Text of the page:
While the world of politics flaps about in a disorienting fog of fake news and alternative facts, the more staid province of pop music continues to hum serenely along with disciplined forbearance, self-control, and sound judgment. Aside, that is, from the usual far-flung conspiracy theory involving the faked or fabricated death of a treasured pop icon.
Beginning production this week for the album. Wahoo. Pouring my heart & soul into writing these new songs for you guys. Can't wait !!!! pic.twitter.com/M8vBnkP1D4
— Avril Lavigne (@AvrilLavigne) May 16, 2017
The most recent deluge of wild-eyed conjecture was poked from its Twitter-bound slumber when a shadowy photo was tweeted out in anticipation of a new album currently in the works by Canadian pop sensation Avril Lavigne.
Or, to those of us in the woke inner circle, the tweet was really sent out by covert Avril stand-in, Melissa Vandella. Vandella has after all, it’s alleged, been masquerading as Lavigne since her tragic and expertly concealed suicide in 2003.
Lavigne, as the theory goes, had been growing increasingly mortified by the suffocating pressures of fame she’d been thrust into in the nerve-addled midst of her tender teenage years. On the strength of her 2002 debut album’s politely edgy mall-chase anthems, “Complicated” and “Skater Boi,” the 18-year-old was sidelined by instant ubiquity and, after the passing of her grandfather the following year, the mounting grief ultimately drove her to take her own life.
But rather than poaching a budding songstress to groom as the effective next Avril Lavigne, wily record label executives instead opted to present her successor specifically as Avril Lavigne herself in order to fully exploit the momentum established by her nascent success. And we end up with (positively non-existent) actress Melissa Vandella posing her way through 2007’s catty “Girlfriend” swipe and two Canadian pop tabloid marriages.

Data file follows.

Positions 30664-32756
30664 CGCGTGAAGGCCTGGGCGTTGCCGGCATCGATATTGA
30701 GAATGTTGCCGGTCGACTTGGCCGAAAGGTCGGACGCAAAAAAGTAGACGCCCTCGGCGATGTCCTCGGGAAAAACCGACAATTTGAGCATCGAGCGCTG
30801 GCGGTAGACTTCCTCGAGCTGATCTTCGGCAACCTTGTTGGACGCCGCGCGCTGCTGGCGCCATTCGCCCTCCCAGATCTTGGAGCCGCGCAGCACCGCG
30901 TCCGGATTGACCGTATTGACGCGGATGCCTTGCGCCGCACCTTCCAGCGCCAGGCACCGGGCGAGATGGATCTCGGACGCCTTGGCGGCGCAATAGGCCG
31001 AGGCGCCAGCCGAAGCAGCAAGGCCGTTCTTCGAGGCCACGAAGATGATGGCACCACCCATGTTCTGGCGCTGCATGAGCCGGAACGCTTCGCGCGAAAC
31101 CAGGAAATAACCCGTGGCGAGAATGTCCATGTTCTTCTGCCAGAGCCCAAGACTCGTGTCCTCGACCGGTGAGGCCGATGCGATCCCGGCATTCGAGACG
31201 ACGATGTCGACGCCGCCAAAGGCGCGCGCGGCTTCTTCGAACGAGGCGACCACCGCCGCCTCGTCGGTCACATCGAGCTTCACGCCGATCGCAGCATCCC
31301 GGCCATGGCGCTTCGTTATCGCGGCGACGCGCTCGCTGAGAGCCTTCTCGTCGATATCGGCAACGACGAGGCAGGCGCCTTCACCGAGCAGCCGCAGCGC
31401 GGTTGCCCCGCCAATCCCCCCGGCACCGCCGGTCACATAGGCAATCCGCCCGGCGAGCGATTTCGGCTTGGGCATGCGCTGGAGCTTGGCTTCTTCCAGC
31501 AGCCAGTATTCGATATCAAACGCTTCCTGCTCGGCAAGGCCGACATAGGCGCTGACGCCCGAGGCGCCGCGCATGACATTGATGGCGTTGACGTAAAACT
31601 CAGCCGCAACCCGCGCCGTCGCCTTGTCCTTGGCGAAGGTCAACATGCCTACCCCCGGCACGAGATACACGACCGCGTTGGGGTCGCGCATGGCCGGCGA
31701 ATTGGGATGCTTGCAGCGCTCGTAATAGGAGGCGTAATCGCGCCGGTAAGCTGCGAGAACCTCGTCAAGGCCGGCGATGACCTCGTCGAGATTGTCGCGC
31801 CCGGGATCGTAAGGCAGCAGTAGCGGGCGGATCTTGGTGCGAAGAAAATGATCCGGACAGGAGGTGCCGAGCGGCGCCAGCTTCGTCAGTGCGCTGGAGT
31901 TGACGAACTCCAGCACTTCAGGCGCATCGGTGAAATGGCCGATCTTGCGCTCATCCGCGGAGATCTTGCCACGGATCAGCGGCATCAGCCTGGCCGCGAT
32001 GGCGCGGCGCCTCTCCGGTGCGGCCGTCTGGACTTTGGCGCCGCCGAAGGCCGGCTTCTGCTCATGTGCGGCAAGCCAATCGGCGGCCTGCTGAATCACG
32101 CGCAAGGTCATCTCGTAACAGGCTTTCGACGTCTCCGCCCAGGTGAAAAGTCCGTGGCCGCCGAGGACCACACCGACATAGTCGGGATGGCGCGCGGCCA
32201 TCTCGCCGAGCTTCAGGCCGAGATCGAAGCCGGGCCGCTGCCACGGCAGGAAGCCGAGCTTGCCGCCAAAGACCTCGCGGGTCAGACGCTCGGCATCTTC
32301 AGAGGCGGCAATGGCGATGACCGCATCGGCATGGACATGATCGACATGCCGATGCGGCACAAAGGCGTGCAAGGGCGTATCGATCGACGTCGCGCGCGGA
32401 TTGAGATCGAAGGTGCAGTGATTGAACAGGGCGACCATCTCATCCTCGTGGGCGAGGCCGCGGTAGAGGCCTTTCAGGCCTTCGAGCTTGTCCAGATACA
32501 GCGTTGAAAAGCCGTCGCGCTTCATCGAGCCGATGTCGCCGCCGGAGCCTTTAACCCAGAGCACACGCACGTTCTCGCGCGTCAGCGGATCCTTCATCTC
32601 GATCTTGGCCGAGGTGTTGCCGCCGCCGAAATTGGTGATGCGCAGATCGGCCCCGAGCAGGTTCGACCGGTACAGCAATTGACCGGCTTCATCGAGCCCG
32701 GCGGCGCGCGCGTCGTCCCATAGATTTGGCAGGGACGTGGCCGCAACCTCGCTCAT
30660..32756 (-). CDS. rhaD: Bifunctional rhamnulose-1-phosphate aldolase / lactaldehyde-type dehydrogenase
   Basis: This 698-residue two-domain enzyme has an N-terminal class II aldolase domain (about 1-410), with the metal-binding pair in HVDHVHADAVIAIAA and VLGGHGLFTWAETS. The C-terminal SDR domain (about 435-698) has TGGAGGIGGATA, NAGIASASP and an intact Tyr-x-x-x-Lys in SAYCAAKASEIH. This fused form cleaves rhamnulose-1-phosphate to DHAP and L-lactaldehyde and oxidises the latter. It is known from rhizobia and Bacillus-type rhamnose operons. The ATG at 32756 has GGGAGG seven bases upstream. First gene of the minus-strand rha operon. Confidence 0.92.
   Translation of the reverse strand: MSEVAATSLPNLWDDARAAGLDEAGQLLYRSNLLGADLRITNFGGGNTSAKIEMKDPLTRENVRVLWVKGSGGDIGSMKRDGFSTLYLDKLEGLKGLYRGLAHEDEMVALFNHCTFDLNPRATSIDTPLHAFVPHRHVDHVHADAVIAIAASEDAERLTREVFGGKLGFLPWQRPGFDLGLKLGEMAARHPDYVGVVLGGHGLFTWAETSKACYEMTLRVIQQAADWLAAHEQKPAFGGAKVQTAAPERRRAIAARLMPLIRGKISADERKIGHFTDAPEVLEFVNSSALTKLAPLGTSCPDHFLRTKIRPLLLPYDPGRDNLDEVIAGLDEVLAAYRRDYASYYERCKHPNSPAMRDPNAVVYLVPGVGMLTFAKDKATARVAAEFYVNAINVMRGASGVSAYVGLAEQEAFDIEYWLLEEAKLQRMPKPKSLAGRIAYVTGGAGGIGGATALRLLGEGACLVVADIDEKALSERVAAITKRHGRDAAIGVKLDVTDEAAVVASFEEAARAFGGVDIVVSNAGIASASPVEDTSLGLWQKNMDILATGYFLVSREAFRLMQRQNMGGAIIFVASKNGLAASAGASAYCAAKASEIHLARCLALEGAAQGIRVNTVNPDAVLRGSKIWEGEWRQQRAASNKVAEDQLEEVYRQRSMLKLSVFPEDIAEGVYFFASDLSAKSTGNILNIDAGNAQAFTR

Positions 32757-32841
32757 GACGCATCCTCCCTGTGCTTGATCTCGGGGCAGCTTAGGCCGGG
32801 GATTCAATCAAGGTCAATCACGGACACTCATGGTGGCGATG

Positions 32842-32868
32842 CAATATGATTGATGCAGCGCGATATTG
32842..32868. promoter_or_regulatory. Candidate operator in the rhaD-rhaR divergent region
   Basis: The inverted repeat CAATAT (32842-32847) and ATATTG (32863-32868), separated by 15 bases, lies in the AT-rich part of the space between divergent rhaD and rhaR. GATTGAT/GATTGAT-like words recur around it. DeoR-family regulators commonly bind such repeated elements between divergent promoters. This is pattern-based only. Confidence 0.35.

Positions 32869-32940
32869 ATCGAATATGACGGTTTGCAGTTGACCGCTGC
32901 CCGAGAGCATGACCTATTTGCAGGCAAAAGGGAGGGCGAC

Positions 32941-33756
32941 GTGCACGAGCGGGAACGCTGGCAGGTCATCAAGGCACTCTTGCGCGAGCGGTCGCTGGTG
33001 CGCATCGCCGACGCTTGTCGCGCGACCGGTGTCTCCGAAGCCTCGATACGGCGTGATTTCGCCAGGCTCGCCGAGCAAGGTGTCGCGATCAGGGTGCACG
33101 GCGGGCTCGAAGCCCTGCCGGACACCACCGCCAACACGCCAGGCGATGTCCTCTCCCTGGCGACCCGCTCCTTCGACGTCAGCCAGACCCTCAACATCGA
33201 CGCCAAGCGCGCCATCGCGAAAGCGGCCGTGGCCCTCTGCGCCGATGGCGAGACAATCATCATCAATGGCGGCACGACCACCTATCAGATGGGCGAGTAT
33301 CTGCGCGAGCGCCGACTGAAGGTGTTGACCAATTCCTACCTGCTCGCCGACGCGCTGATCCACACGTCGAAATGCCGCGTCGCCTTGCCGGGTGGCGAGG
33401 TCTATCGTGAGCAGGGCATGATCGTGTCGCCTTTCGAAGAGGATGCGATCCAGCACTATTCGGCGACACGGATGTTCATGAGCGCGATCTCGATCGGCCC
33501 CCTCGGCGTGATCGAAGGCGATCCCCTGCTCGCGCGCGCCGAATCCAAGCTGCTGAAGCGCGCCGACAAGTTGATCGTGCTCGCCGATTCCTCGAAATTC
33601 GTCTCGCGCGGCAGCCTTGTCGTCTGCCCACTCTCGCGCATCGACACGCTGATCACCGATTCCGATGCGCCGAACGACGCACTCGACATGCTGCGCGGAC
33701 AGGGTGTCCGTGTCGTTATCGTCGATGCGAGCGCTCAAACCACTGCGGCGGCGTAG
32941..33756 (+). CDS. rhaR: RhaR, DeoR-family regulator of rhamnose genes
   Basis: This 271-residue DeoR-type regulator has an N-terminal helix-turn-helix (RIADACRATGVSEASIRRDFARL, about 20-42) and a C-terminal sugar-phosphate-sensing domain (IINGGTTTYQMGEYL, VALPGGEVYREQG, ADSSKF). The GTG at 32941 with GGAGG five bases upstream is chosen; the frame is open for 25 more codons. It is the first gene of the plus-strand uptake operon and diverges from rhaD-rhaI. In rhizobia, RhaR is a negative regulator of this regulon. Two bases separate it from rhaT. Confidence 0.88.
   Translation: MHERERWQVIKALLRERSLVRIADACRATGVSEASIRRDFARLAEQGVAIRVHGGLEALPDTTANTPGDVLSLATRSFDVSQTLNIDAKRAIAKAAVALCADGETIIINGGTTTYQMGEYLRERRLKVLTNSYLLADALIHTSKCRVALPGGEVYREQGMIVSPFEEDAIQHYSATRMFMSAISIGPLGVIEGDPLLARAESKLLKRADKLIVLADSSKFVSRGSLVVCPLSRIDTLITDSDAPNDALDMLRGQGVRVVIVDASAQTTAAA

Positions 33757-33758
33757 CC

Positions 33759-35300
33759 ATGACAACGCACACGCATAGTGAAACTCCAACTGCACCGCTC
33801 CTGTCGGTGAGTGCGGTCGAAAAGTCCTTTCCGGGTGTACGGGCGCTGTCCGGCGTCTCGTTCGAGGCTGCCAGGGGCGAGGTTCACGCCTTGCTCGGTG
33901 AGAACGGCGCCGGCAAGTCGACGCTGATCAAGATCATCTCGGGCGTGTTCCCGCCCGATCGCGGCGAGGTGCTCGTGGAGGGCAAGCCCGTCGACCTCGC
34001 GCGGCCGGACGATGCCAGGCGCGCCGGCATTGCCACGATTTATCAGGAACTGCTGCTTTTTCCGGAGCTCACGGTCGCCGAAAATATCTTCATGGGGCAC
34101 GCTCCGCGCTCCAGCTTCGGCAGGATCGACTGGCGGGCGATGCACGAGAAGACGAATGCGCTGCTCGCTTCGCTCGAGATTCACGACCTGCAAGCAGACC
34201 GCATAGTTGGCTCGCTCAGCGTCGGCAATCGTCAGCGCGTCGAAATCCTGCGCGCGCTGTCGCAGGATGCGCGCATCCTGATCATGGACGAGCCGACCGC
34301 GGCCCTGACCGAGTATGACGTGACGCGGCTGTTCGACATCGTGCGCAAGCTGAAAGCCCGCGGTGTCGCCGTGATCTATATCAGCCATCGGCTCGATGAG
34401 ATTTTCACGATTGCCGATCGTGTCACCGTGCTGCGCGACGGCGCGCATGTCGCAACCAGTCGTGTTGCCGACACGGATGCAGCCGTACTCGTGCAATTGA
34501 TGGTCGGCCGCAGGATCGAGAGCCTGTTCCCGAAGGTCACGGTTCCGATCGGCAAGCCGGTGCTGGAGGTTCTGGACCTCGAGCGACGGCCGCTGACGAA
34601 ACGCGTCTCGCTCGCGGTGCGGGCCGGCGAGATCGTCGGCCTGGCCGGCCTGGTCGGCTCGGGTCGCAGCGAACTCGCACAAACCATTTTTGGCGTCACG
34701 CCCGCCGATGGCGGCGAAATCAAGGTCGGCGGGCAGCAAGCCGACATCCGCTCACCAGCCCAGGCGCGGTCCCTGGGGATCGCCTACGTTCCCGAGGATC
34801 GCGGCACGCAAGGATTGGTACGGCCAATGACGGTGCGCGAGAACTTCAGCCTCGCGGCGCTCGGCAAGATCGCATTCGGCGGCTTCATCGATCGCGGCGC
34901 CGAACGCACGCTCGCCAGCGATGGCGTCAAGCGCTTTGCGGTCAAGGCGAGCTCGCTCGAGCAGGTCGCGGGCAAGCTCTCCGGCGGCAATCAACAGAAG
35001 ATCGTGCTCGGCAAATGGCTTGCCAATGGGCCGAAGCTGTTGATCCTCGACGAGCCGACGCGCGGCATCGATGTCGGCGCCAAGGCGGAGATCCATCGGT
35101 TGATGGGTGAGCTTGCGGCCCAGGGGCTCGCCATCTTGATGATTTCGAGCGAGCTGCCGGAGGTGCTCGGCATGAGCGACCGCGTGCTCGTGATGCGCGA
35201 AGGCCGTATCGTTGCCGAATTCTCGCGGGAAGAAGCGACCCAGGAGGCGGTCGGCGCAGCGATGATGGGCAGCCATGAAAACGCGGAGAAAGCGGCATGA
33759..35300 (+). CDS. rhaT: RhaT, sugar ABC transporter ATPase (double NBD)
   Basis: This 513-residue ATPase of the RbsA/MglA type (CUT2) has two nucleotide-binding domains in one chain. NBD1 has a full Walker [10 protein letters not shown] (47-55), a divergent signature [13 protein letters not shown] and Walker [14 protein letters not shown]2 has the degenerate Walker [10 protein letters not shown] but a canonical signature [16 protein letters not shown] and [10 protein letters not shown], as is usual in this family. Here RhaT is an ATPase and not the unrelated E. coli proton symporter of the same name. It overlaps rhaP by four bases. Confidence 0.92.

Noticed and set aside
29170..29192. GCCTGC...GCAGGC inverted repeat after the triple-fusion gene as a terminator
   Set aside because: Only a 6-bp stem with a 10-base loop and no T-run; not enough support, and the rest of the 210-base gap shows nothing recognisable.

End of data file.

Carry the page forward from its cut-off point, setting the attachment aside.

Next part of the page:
These allegations are backed up by Internet armies’ dissections of Avril Lavigne’s facial features, an observed deterioration of her vocal aptitudes, and comparative analyses of handwriting styles from enough old Lavigne notebooks to make A.J. Weberman wince.
Most bracingly, it’s suggested, Melissa Vandella subtly laces lyrics of her own with oblique messages to fans, confessing to the late Lavigne’s suppressed pain and the faceless businessmen’s classified skin swap.
The Role of a Brazilian Fan Blog
If this tale sounds familiar, it might be because death hoaxes are far from alien in the notoriously tabloid-redolent milieu of online pop gossip. Or, it might be because it’s not the first time this particular enigma has circulated throughout the flammable corners of conspiracy Twitter and the back pages of bottomless message board threads. In fact, it originated on a bizarre Brazilian fan blog called Avril Esté Morta in 2011. The theory, which appears as though an intended joke, made its rounds first in South American internet circles for a couple years before satiating the appetites of their illuminati-addled Northern neighbors.
avril lavigne is dead & was replaced by a look alike: a conspiracy theory thread pic.twitter.com/9eearQ2rte
— yeehaw girl (@givenchyass) May 13, 2017
The theory was resuscitated last week thanks to the moody filter of the photo in Lavigne’s (err… Vandella’s?) tweet reinvigorating the suspicions of Twitter’s Avril truthers. It was given a particular boost by a tweetstorm issued by user @givenchyass that spans longer than Lavigne’s purportedly truncated life and has been retweeted over 200,000 times.
It’s worth pointing out that @givenchyass’s current pinned tweet is a similar thread alleging that the late actress Brittany Murphy “was murdered by the government.”
Obviously, there’s no more evidence today supporting even a kernel of the claims put forth by the theory’s paranoid patrons than there was in its (likely satirical) inception. So for those unrelentingly continuing to push such phantasmagoric fibs: “Why do you have to go and make things so complicated?”